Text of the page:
An hour into revision I’d tackled one paragraph. Poorly. I was tweaking and shuffling and expecting a transformation, just as I’d been doing earlier, only this time with words. Just words. “What we have here is a failure to communicate,” I heard in my head.

Sometimes, when designing a magazine spread, I’ll know when the layout works. An article’s identity comes alive on the pages. And though this can happen quickly, there’s usually a period of struggle as I try to distinguish between what is and isn’t working. I get bogged down by details, not knowing when to stick with a design approach or rethink its direction. Self-doubt settles in and gets comfy. I thought writing would divert me from my latest graphic roadblock, but it only broadened my definition of inarticulate. I was ready to get back to design.

“I can tell that you really like your headline arrangement in versions 1-4,” Simone replied in her critique. She addressed a typographic treatment I’d felt inventive, and I was embarrassed by my obvious attachment. “You might want to scrap it,” she continued. “It just isn’t working for you.”  She was right. I took her advice and killed my graphic-design darling.

Unfortunately, the similarities between the designing and writing process can be disheartening. I need a break from this, I’m always thinking. Maybe Sudoku would be a better hobby than personal essays. But whether it’s through inspired typography or an apt metaphor, the juxtaposition of images on the page or a telling detail in a paragraph, the opportunity to express myself lies within both my job and my avocation. To communicate in a way that’s my own. Getting there may involve the help of others but the satisfaction is distinctly personal. It convinces me too—for brief, intoxicating moments—that my efforts are worthwhile, that I enjoy what I do.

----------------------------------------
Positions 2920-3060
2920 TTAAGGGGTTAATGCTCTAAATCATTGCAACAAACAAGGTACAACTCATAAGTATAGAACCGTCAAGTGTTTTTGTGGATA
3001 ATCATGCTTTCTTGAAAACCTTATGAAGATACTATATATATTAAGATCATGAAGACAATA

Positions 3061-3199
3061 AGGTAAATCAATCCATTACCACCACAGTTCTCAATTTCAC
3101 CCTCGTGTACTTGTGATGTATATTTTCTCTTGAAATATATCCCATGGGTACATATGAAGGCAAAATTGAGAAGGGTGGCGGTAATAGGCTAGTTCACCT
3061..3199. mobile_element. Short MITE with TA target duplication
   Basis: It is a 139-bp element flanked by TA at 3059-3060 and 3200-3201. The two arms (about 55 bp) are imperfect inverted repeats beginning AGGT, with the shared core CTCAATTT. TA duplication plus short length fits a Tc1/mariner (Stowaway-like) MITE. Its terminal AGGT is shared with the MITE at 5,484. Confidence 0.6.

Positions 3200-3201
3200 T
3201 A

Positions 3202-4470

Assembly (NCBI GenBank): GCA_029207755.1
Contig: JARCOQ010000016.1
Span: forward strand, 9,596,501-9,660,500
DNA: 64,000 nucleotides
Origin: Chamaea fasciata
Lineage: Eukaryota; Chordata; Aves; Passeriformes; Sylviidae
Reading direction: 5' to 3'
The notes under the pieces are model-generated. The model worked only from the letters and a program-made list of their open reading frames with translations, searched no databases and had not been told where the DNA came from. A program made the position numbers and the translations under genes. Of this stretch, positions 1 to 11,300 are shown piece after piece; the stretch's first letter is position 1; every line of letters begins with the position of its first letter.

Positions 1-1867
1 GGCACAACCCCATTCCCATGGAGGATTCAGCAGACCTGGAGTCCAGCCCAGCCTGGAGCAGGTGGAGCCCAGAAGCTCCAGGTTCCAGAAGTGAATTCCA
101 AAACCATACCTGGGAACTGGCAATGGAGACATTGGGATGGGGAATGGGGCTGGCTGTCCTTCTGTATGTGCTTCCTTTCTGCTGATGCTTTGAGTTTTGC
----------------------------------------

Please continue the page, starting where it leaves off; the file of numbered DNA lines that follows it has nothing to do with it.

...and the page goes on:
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  2 comments for “The Writing Life: I’m in ‘Communications’ by Jim Gray

  1. I love how you convey the struggle so well here — that moment when you think you’ve got it perfect . . . and then it falls apart. But we keep at it, right? Great to read your work, as always.

  2. I too have felt a link between visual and language arts. They both involve a single organ–in visual art it is the eye, in language art it is the tongue. They both make use of imagery. Yet the human organism is multi-sensual. And somehow art involving a single sense can somehow evoke and stimulate all the other senses as well. Who can look at a Gauguin painting from his Tahiti period and not feel the tropical heat, smell the fecundity of jungle, hear the breakers roll onto the shore? Who can listen to Copland’s “Appalachian Spring” without sensing renewal and beginning, the unquenchable life forces stirring, rising up onto the shore of winter like a strong tide pulled by the moon’s gravity? I envy your being able to work in two media. I worked in photography for a while, but now only writing. Yes, we’re all in “communications,” we artists, no matter the media in which we communicate.